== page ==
Two acres total, including infrastructure like compost pile, washing station, etc. 1.5 acres are in production with 35 beds right now, but another 15 are expected by mid-May. My role is about half management and half field work. I receive a lot of help in the field from the farm intern, Maria Sandoval, plus the eight workshares who have the same five hour shift each week in exchange for a harvest box.

What was the volume of produce you sold last year, and much of it goes to the restaurant and how much to the CSA?

In the last year, Sol Harvest Farm has produced a minimum of 5,000 pounds or 2.5 tons of food. The portions that go to Farm & Table restaurant and to the CSA [Community Supported Agriculture] membership vary depending on the season, as well as the size of the CSA membership. During the summer, about a third of the farm's produce reaches the customers of Farm & Table. In the winter, once the CSA season is done, all the produce just goes to the restaurant and the winter markets.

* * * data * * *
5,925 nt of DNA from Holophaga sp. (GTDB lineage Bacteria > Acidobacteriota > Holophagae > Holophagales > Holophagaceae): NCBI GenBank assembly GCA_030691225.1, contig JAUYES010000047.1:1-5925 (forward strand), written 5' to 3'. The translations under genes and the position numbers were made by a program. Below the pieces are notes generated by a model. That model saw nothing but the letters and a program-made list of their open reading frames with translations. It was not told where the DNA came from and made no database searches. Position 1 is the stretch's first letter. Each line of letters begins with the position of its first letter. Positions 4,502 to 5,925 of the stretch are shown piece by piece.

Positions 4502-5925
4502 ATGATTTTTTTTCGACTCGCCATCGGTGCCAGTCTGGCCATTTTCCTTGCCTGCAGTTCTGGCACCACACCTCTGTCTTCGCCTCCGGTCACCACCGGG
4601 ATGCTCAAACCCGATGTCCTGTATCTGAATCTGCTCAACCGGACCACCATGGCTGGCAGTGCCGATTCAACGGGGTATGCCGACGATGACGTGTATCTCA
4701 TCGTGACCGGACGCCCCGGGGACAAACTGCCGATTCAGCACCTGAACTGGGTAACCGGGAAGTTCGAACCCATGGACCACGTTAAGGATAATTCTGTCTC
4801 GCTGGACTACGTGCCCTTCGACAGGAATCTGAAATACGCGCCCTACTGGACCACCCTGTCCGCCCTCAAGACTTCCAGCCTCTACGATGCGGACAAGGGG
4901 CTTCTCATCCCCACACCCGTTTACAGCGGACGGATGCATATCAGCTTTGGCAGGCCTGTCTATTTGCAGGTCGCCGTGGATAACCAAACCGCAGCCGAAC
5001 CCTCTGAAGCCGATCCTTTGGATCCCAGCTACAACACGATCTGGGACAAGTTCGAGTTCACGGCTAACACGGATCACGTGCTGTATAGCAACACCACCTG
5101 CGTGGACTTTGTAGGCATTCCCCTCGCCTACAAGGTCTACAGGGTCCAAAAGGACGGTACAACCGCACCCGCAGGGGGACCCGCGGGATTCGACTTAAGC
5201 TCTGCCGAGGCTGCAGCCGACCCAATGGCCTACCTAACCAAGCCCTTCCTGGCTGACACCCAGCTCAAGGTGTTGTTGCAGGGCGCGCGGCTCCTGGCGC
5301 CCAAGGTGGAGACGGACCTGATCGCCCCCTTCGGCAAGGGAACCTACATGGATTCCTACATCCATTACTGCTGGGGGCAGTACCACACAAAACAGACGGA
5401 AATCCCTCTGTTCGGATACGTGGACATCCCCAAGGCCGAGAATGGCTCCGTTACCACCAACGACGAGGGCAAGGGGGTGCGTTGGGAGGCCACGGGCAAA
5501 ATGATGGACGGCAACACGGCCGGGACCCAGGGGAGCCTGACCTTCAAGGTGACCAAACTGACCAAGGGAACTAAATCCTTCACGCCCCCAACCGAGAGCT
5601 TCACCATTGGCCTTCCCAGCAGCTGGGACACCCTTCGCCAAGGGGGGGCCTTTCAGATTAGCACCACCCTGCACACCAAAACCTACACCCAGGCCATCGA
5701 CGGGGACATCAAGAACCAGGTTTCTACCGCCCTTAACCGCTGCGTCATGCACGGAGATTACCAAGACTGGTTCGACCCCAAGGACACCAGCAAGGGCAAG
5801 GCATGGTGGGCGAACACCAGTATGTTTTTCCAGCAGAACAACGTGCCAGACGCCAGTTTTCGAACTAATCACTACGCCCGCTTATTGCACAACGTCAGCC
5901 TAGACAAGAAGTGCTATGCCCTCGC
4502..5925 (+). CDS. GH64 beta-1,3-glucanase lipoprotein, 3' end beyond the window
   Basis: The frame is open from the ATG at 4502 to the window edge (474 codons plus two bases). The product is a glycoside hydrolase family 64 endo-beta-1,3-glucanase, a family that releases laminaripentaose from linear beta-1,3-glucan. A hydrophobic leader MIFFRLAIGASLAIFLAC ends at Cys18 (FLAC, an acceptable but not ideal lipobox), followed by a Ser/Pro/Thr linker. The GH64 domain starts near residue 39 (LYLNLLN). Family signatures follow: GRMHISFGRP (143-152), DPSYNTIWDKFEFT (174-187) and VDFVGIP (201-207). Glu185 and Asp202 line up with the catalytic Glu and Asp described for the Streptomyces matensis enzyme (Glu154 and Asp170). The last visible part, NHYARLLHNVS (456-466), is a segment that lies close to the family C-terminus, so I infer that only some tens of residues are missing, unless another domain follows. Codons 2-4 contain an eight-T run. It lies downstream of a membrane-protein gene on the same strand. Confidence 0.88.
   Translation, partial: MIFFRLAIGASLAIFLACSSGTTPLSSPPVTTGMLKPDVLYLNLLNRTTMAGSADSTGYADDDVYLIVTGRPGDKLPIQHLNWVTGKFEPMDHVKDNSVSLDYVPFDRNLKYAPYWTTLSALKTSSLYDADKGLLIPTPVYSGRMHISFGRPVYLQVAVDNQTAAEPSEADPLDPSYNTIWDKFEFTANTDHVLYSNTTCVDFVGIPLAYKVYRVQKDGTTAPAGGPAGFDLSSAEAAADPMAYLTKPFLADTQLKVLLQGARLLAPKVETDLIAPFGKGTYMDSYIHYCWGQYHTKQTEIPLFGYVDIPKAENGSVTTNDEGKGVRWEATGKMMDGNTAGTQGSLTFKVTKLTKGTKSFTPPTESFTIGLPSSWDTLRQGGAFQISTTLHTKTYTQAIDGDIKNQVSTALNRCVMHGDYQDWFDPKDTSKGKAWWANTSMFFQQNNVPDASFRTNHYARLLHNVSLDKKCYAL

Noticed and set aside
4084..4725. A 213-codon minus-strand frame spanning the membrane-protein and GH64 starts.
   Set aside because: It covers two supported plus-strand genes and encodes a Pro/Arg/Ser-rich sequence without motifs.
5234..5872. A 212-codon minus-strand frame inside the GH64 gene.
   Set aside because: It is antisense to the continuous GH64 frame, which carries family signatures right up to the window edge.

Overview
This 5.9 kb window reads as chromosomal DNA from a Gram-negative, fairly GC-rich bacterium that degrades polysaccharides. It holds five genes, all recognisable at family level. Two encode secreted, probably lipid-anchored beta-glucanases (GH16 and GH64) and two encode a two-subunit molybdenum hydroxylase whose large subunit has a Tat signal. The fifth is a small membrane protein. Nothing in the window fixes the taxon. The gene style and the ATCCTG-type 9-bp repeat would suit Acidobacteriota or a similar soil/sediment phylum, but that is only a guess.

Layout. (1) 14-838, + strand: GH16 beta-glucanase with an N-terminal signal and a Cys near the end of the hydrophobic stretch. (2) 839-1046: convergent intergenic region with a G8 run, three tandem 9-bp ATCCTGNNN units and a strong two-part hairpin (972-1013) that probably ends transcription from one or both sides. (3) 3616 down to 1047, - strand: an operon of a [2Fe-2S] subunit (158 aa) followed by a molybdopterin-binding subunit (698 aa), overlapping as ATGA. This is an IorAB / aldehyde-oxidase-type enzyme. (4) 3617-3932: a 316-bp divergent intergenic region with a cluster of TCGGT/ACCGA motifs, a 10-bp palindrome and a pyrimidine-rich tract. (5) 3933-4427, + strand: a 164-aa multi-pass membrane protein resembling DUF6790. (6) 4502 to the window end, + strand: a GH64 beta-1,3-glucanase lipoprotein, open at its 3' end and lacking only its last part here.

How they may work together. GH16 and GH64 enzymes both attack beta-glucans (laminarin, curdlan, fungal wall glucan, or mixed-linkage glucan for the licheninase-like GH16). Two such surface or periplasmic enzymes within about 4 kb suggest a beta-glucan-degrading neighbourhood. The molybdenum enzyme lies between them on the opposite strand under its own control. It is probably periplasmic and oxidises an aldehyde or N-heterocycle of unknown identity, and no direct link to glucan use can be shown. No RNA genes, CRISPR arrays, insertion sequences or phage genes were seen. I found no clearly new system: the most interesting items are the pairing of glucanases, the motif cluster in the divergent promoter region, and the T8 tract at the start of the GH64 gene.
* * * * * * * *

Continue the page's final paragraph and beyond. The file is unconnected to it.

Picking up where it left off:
As of May, Sol Harvest Farm CSA will be one year old, right? How would you describe Year 1 in retrospect?

Year 1... I was very pleased with the first year of Sol Harvest Farm. There are lots of first year farms that struggle and I definitely had my challenges, but, overall, I felt very good about the year and had realistic expectations. I have to give props to Farmer Monte and Skarsgard Farms where I saw every aspect of large scale organic farming. [T]he transition to small scale was easier with that foundation in place. (Farmer Ric worked at Skarsgard Farms--formerly Los Poblanos Organics--before becoming a farmer entrepreneur, himself.)

Aside from all the volunteers, what else has contributed to Sol Harvest's success?

Being partnered with Farm & Table has had a very positive influence on the success of the farm. And Aimee. She was a huge, huge factor. Aimee was probably the biggest reason year one was so successful. She keeps me grounded. I can bounce ideas off of her. She's a visionary. She is, without a doubt, the soul of Sol Harvest Farm.